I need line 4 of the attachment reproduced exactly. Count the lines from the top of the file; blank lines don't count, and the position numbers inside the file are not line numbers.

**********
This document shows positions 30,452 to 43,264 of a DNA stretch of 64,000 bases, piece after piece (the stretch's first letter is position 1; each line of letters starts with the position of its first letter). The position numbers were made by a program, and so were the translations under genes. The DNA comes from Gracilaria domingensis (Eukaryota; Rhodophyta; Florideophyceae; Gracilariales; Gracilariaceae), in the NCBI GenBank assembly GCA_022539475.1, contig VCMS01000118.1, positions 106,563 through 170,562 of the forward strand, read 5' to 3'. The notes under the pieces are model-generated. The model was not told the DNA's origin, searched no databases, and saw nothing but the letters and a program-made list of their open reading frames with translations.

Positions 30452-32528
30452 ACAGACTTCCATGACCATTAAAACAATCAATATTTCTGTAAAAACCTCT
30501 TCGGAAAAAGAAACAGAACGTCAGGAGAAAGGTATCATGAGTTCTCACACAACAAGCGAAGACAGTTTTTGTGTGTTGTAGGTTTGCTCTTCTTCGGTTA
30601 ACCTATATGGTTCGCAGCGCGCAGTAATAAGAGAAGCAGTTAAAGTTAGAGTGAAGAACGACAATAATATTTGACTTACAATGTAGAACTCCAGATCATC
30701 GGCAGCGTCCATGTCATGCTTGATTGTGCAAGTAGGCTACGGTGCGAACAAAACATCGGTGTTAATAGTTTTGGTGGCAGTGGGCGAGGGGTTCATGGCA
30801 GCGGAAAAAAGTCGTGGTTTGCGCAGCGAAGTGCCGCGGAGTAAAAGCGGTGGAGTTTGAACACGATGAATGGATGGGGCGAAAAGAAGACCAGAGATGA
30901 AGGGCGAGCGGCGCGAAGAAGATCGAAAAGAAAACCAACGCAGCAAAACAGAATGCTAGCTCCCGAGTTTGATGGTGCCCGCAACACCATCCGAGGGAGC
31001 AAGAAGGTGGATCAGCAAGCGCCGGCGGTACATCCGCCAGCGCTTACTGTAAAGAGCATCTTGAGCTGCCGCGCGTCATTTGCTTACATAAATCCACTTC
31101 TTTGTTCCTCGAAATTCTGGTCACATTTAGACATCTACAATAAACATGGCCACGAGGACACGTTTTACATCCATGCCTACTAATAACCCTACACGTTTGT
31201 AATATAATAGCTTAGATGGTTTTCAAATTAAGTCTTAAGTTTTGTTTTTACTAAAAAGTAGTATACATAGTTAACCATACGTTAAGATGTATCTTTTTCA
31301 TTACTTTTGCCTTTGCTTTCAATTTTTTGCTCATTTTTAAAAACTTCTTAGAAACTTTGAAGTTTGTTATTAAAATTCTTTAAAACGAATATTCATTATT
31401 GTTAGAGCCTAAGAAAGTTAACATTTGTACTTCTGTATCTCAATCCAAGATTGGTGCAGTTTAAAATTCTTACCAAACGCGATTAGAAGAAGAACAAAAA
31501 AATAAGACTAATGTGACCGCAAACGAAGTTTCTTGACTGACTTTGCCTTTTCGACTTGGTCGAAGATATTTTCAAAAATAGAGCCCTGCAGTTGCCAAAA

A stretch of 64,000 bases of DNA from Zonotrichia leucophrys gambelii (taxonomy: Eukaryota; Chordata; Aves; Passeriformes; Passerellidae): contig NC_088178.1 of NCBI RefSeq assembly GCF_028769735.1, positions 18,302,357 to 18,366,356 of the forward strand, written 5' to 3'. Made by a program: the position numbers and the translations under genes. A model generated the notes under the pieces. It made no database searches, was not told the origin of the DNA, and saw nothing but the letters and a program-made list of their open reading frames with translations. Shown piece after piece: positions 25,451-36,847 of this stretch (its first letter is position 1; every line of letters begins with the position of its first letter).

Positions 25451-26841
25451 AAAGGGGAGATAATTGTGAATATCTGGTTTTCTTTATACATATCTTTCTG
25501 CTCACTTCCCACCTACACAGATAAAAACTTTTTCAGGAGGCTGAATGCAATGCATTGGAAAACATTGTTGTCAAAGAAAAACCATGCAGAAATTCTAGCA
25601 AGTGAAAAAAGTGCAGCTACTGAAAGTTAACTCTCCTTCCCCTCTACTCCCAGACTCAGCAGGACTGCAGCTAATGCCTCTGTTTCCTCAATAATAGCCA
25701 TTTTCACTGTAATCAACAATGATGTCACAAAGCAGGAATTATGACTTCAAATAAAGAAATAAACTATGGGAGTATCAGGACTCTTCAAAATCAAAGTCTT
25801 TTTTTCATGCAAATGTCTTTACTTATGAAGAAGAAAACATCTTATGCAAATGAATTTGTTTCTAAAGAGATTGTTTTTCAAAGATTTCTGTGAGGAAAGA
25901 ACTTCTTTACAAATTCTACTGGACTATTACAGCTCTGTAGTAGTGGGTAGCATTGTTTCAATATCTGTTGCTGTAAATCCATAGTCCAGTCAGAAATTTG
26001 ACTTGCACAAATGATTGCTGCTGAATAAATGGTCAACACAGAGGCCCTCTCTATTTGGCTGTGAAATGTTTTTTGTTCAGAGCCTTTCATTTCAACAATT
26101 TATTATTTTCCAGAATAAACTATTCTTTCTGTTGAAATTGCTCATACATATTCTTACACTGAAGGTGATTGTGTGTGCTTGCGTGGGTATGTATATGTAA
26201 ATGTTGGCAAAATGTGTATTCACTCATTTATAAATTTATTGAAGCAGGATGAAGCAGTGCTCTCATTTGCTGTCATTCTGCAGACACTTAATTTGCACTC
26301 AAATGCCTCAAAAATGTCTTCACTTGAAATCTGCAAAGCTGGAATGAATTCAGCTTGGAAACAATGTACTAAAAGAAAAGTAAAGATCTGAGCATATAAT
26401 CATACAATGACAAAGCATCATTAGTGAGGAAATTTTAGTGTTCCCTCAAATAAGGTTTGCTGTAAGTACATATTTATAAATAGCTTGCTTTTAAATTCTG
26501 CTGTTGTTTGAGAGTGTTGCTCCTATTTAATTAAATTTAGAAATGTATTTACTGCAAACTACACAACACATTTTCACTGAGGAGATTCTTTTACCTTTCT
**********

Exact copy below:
30501 TCGGAAAAAGAAACAGAACGTCAGGAGAAAGGTATCATGAGTTCTCACACAACAAGCGAAGACAGTTTTTGTGTGTTGTAGGTTTGCTCTTCTTCGGTTA